Equality Act 2010 (Amendment) (Disabled Access) Bill [HL] - Second Reading

Part of the debate – in the House of Lords at 10:53 am on 24th November 2017.

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Photo of Baroness Masham of Ilton Baroness Masham of Ilton Crossbench 10:53 am, 24th November 2017

My Lords, I thank the noble Lord for bringing this Bill before your Lordships. The noble Lord, Lord Blencathra, epitomises someone who wants to be as independent as possible. The noble Lord has explained his Bill so clearly that I cannot believe it will not be accepted. Many people who have to use wheelchairs also wish to be as independent as possible. I am sure that they would be pleased if, on their behalf, I wholeheartedly thank the noble Lord for his continued efforts on this important matter, which would not only would help thousands of wheelchair users, but their helpers and people using babies’ pushchairs.

Our society has changed in the past few years and we have a growing elderly population, many of whom are using electric wheelchairs due to strokes, Parkinson’s, spinal injuries, arthritis and many neurological conditions as well as heart and cancer problems. Also, many young people suffer long-term conditions such as cerebral palsy, muscular dystrophy and other types of disabilities, including spinal injuries and brain injuries from accidents and tumours. I have to declare an interest. I have always been a very active person. As a child, I milked cows by hand and rode ponies from an early age. At school, I was keen on sport. When I broke my back and became paralysed, I took part in paraplegic sports and played table tennis in many countries with the Paralympics. But all my sport and using a manual wheelchair for many years has caused the upper body, hands and shoulders to be overworked. It has taken its toll and I have had to graduate to using an electric wheelchair.

I know only too well that electric wheelchairs cannot negotiate steps and are too heavy to lift manually. Therefore, ramps are essential. Two weeks ago, I was shopping in Harrogate, using my electric wheelchair. I wanted to go to L’Occitane, a shop in James Street, but found that there was a four-inch step, which the electric wheelchair could not negotiate. The person with me went into the shop to see if they had a ramp. “Sorry”, they said, “No ramp”, but offered to help with my helper, but it was no go because the electric wheelchair was too heavy. My helper then went to the next-door shop, Molton Brown, which had a similar step, but it had a portable ramp, so we asked if we could borrow it to go to the shop next door. Yes we could.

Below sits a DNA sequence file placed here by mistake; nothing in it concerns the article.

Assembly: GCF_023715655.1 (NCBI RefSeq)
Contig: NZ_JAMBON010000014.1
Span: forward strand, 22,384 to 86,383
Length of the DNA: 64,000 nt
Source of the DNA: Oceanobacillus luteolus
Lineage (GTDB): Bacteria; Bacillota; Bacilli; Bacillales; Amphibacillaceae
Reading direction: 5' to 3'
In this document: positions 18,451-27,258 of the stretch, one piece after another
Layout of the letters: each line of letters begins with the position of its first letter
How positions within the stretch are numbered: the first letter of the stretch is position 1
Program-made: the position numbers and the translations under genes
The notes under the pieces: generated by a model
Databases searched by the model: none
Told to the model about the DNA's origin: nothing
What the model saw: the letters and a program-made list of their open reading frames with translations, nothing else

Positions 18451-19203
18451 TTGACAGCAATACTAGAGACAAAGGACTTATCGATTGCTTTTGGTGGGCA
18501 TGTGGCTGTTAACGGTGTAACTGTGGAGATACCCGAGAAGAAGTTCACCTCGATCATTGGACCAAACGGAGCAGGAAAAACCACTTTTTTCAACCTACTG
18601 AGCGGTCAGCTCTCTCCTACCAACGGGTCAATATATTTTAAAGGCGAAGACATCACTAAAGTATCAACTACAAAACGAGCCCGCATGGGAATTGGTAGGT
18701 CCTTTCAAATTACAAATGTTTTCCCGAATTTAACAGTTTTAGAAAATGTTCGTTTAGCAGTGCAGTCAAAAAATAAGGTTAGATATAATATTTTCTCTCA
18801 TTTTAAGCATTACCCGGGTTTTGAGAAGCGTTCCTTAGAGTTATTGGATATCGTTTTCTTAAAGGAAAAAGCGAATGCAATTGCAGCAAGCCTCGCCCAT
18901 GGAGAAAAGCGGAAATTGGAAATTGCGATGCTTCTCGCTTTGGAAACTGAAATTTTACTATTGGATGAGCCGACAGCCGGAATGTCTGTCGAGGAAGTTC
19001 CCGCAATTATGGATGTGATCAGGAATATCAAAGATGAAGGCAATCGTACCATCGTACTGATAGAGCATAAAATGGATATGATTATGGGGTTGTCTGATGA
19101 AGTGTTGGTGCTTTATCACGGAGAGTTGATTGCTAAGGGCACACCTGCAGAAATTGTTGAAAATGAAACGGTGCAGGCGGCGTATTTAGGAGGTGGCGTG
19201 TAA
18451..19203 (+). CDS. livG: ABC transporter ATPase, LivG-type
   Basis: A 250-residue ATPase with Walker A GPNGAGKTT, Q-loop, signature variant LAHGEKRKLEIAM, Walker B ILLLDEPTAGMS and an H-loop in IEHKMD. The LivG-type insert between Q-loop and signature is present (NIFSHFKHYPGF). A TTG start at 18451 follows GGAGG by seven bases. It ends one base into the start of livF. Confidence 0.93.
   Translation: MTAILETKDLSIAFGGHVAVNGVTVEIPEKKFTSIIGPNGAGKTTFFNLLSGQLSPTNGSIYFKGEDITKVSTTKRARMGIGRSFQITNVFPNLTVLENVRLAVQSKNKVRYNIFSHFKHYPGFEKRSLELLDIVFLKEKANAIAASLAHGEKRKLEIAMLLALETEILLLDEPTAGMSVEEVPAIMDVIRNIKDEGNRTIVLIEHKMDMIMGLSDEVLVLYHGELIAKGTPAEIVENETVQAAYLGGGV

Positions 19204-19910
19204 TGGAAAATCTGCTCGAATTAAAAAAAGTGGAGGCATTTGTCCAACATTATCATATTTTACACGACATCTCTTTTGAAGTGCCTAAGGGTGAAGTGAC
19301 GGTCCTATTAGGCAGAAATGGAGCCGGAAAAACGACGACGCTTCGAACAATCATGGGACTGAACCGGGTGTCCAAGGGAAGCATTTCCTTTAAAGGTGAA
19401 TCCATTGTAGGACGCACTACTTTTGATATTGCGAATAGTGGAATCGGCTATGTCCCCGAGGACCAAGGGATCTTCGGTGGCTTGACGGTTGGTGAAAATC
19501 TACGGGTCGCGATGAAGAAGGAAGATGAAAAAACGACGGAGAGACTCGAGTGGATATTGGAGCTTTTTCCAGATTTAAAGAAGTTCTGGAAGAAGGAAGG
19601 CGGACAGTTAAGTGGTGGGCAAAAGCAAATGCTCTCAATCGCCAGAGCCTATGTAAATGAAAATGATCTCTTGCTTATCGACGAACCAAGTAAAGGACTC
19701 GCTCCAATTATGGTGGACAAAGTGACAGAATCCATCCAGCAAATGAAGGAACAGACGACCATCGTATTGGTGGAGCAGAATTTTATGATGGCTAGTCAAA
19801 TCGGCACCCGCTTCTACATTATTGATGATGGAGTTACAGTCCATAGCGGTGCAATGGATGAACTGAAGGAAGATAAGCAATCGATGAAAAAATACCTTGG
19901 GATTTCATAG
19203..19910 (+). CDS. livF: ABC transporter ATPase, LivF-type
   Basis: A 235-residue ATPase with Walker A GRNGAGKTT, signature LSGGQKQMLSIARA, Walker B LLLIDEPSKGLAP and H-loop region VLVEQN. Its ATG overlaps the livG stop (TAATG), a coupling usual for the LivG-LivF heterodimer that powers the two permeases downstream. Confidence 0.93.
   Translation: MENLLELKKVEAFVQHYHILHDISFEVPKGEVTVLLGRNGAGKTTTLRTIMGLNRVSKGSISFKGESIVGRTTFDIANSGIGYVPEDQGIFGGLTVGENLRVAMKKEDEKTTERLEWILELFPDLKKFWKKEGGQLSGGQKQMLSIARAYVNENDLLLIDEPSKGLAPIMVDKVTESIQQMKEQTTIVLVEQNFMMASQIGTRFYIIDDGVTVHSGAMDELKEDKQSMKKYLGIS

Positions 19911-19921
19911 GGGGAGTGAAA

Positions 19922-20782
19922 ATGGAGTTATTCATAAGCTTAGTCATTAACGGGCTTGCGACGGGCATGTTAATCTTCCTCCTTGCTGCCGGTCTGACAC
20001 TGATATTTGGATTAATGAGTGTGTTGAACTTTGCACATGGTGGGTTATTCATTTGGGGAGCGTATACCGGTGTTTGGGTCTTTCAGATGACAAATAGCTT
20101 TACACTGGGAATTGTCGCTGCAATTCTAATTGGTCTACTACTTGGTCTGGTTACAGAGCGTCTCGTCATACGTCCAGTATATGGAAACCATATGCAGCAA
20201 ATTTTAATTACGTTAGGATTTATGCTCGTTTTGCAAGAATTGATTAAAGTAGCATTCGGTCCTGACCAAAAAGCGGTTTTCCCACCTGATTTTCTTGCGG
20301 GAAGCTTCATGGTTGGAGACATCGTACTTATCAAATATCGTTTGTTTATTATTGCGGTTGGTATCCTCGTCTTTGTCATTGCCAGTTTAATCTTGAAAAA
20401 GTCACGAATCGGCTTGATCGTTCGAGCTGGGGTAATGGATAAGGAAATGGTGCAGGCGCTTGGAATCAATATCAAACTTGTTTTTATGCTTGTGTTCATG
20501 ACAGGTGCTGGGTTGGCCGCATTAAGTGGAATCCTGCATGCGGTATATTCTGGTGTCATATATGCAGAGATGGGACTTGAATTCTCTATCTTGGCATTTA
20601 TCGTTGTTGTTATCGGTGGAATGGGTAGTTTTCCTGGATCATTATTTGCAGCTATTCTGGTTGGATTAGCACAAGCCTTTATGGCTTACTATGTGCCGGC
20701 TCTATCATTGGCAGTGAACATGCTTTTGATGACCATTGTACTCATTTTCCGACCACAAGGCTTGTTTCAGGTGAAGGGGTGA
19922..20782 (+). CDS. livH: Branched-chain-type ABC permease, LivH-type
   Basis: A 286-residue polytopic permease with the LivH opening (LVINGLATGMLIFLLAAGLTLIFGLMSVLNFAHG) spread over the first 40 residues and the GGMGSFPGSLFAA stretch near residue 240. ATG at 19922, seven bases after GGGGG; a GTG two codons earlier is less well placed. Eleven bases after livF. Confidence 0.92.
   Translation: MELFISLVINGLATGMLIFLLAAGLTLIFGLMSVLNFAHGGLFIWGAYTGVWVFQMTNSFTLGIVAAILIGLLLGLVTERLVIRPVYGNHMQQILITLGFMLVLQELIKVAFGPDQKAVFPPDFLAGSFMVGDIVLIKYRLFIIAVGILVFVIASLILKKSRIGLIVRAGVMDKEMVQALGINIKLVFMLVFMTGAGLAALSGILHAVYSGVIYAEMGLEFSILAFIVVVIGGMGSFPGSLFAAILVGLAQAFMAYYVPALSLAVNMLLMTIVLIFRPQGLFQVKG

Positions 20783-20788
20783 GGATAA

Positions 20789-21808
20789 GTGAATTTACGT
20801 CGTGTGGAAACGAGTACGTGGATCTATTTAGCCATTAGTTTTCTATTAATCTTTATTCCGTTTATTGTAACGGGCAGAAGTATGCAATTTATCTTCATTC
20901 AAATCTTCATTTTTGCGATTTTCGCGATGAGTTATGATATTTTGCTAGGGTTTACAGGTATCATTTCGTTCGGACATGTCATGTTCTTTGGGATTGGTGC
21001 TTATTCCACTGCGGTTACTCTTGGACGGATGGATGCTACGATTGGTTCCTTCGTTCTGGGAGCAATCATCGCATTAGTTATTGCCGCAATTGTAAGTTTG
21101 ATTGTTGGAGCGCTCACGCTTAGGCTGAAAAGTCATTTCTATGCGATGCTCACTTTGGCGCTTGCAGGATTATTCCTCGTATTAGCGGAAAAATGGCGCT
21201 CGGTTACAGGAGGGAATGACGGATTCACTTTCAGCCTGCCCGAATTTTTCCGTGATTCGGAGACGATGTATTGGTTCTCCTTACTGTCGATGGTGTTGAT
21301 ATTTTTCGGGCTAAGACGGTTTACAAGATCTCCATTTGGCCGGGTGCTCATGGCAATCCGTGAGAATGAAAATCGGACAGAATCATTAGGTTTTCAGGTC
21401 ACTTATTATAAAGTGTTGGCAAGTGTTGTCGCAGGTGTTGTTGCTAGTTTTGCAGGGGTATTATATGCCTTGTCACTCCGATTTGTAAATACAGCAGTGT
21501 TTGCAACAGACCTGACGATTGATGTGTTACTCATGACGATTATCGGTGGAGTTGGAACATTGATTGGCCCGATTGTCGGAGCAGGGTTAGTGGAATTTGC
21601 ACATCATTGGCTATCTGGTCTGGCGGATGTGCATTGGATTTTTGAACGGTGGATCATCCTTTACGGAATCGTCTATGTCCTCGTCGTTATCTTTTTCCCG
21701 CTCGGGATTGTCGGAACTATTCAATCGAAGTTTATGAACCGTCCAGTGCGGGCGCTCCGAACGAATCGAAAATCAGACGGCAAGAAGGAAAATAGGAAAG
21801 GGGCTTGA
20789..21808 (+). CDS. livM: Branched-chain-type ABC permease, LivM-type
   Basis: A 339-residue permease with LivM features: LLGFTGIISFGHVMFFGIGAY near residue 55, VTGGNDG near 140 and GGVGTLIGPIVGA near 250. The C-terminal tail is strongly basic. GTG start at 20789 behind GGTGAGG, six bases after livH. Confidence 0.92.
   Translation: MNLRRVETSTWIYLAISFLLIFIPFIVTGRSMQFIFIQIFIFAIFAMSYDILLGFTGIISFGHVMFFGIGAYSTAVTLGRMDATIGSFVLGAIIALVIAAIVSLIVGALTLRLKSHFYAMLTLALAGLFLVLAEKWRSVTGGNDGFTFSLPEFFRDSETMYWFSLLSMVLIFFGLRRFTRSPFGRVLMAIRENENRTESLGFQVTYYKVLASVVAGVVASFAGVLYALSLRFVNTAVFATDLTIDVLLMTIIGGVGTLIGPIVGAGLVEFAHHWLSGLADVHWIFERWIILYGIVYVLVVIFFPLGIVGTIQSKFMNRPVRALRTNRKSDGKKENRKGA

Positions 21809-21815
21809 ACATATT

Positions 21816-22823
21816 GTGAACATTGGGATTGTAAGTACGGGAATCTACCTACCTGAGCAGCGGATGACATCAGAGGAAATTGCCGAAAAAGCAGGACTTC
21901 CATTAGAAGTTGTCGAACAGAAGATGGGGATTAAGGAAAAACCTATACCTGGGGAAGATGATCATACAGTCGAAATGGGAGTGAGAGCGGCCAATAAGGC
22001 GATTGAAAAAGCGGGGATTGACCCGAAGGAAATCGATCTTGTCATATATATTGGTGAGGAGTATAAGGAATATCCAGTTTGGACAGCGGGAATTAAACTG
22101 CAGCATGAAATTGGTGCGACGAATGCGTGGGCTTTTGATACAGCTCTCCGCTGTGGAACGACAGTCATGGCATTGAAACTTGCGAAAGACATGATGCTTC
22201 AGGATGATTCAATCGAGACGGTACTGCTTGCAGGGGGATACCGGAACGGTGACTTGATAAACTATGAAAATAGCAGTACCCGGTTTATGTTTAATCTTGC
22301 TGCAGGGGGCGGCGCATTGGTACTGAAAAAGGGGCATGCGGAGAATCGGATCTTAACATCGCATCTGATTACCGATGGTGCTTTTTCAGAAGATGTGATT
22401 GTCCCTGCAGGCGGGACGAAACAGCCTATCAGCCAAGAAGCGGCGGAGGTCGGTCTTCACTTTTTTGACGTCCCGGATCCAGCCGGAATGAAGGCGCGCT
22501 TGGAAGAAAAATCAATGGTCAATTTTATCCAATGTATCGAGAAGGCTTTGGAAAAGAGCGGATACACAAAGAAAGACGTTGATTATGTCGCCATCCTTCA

So with the borrowed ramp, we entered L’Occitane. The shop assistant was most apologetic. I assured her that it was not her fault, but the responsibility of the management. When I told her about the noble Lord’s Bill, she thought that it was an excellent idea. We returned the borrowed portable ramp to Molton Brown and I made a second purchase, having used the ramp. It is interesting to find two similar shops next to each other, one without a portable ramp and one with one. Is it that one wants to help disabled people and the other cannot be bothered? I hope that it is not because they do not want people using wheelchairs in the shop but because of a lack of knowledge of how easy it is to get portable ramps.

In my small home town of Masham in North Yorkshire, there is only one pharmacist. It has a four-inch step and no ramp. Nobody using an electric wheelchair can enter and people using manual wheelchairs or walking frames could find it difficult to do so unaided. This pharmacist just cannot be bothered or thinks that there is no legal requirement. Ramps are not only useful for people; they are useful for wheeling in heavy goods. Some people using wheelchairs may want some confidential advice or to purchase something private. They want to be self-sufficient. All pharmacists should have access to everybody.

How much more does the noble Lord have to do to convince the Government that his Bill is necessary? This is something that will not cost the Government money. Many disabled people have elderly carers who struggle with steps, and wheelchairs may be the last straw, when the obstacle could be removed so easily with a ramp. It is really frustrating.

I hope that this time the Bill will have a speedy journey through both Houses and that the Minister can give your Lordships some good news today. I hope also that the Government will listen to people with first-hand experience of steps and ramps. However, at a reception held recently at 10 Downing Street, I noticed that portable ramps were set up at the entrance, while upstairs there was a splendid lift with steps that could disappear while the lift came out; it was very modern. The Government know what is necessary and now is the time to help the whole population so that they all can enter shops and other places.